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REAP - Canada field day in Tavistock attracts 250 !

By Dr Anne Weill, Laurence Tisdall and Chantal Foulds

More than 250 farmers, extension agents, OMAF representatives and others, from Ontario, Quebec and the United States, showed up at Harry Wilhelm's farm on August 30th. They came to see REAP's on farm research plots, a slide show explaining resource efficient agricultural systems that were being used and the agricultural machinery demonstrations. Naturally, the focus of the field day was on the proven ability to successfully and economically reduce or/and eliminate the need for herbicides and chemical fertilizers. Much emphasis was also placed on soil conservation conforming to REAP's research goals as being economically and environmentally sound.

The visitors could compare cover cropping systems in wheat, corn and soybeans. Vetch interseeded in wheat was especially impressive as a weed control agent. Other crops interseeded in winter wheat included crimson clover, red clover and an annual alfalfa: nitro. Catch crops seeded after wheat harvesting included buckwheat and oil radish. These enabled good weed control once the crop was removed and also helped in soil conservation. Similar interseeding trials were tested in spring cereals with comparable results. However, vetch when seeded too early could cause harvest losses because it often climbs onto the seed heads.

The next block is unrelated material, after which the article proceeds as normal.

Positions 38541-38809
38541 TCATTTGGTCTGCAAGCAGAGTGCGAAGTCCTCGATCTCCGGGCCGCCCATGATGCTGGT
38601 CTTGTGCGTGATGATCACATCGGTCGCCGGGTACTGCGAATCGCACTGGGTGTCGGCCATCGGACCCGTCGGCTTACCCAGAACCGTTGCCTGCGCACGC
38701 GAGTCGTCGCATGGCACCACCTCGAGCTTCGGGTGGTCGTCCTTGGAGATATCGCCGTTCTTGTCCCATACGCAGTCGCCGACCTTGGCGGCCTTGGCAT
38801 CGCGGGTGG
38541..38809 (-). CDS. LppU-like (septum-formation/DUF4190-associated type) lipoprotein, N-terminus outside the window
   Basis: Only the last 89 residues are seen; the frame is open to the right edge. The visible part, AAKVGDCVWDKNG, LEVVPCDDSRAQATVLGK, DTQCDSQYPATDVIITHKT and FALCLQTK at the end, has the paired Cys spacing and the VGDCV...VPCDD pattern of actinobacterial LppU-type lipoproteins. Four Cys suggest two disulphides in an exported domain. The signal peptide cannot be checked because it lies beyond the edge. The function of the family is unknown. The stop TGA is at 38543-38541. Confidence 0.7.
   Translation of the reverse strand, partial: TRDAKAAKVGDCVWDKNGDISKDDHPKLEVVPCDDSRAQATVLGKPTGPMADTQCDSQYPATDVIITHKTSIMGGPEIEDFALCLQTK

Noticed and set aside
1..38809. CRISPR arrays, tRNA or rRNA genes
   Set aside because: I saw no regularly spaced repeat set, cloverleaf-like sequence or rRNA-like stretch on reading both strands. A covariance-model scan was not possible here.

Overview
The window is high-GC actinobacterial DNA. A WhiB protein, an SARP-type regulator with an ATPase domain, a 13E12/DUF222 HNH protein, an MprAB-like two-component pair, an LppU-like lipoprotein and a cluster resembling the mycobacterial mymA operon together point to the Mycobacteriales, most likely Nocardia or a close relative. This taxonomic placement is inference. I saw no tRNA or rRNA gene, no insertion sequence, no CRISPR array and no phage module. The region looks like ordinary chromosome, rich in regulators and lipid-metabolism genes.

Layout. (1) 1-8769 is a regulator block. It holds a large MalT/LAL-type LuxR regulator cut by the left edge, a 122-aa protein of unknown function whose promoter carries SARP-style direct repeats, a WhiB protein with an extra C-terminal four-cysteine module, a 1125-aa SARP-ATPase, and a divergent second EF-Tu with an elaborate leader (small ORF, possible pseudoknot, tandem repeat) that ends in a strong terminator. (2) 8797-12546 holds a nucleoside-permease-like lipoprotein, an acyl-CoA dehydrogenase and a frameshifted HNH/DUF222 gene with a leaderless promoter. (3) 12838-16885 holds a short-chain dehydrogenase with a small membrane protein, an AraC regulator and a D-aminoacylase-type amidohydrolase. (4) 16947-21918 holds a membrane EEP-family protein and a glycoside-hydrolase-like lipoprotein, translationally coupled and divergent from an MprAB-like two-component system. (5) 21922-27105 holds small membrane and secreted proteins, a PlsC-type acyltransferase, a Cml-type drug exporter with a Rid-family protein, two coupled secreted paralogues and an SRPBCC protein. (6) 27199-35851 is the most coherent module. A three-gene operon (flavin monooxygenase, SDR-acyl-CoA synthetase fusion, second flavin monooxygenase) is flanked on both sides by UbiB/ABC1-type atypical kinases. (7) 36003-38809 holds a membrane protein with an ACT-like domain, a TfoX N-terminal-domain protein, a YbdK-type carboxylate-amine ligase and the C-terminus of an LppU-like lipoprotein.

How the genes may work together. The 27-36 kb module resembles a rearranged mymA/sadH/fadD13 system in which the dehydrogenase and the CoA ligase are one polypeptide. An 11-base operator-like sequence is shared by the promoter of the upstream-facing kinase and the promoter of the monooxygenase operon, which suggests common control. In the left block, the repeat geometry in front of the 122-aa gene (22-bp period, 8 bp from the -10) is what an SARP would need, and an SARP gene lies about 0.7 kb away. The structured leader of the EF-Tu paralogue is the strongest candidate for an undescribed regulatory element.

Many people were excited by Harry's soybean production system. Soybean yield was 50 bu/ ac despite having used no herbicide or fertilizer. Those interested in minimal tillage systems were pleased to see that by using the "rye mow-kill no-till" system (rye cover crop management) it is possible to have good soybean yields without any herbicide or tillage. Among the corn systems demonstrated herbicide and fertilizer banding along the rows permitted an 80 % reduction of herbicide and fertilizer by 50 %. This allowed interseeding crops which would protect the soil from September to next spring. Other demonstrations included seedings of vetch, ryegrass and vetch/ ryegrass mixtures under corn; manure managements plots in forage stands; and nutrient studies in com planted following winter wheat interseedings to determine how efficient cover crops can be in supplying nitrogen to com.

Machinery demonstrations included the "Mulch tiller" and "Aerway", both aid in achieving successful minimal tillage operations. Perhaps the most interesting display was a machine that looked like something from outer-space which enables seeding in full grown crops.

An excellent lunch was served by Lila Wilhelm along with organic coffee provided Thomas Nimmo. Thomas was largely responsible for the great success of the field day. With his creative ability in advertising he helped make this on-farm demonstration day the greatest one to date.

Copyright 1989 REAP Canada

Reprinted with permission. All rights reserved.


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